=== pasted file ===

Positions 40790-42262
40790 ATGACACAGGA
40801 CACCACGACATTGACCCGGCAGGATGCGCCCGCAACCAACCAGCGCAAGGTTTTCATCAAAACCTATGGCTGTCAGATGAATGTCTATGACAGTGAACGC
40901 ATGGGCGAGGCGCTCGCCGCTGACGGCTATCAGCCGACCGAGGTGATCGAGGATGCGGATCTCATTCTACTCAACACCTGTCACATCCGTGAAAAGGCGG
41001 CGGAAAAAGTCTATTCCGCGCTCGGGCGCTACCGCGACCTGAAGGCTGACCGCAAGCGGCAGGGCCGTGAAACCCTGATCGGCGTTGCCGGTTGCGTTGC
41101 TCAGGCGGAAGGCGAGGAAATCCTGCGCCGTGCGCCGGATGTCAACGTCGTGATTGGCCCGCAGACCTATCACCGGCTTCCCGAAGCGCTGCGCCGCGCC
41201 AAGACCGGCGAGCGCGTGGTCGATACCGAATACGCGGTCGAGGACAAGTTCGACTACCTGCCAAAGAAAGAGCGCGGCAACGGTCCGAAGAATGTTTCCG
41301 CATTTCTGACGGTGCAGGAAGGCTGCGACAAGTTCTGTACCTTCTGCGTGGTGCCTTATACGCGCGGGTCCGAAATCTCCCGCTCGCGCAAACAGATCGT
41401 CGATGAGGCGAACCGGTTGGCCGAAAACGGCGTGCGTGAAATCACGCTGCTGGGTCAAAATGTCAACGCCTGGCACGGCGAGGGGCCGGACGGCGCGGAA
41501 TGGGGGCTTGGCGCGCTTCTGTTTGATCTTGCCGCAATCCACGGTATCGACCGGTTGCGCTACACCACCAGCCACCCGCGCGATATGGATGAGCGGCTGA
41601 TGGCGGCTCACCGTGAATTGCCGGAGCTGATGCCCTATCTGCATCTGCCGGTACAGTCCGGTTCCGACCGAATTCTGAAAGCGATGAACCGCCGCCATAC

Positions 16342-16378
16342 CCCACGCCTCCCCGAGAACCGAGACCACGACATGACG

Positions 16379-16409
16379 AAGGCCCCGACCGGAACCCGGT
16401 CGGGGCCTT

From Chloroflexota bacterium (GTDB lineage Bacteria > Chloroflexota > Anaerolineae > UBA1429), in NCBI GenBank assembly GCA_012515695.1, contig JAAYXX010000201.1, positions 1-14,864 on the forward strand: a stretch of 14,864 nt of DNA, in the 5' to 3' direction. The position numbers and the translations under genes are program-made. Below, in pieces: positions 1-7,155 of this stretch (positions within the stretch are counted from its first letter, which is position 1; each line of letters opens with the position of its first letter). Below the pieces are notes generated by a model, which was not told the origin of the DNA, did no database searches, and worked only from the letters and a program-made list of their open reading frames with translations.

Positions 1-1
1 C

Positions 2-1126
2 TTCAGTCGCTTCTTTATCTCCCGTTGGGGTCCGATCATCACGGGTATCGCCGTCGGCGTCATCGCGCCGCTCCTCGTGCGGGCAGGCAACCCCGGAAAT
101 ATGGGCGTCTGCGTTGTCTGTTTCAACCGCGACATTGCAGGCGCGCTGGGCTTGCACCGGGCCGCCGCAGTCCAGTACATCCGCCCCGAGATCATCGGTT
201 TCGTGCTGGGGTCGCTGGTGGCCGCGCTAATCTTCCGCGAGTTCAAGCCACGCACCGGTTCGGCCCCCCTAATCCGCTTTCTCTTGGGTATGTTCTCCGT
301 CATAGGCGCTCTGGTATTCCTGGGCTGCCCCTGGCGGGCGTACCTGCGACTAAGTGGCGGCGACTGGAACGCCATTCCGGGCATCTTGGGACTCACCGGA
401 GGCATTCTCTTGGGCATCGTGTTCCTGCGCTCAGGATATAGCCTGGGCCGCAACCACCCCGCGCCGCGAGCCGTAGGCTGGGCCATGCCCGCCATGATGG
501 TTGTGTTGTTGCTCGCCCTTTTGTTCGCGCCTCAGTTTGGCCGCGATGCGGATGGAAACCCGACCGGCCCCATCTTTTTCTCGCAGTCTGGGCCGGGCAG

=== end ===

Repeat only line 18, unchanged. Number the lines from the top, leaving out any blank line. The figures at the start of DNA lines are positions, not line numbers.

Positions 1-1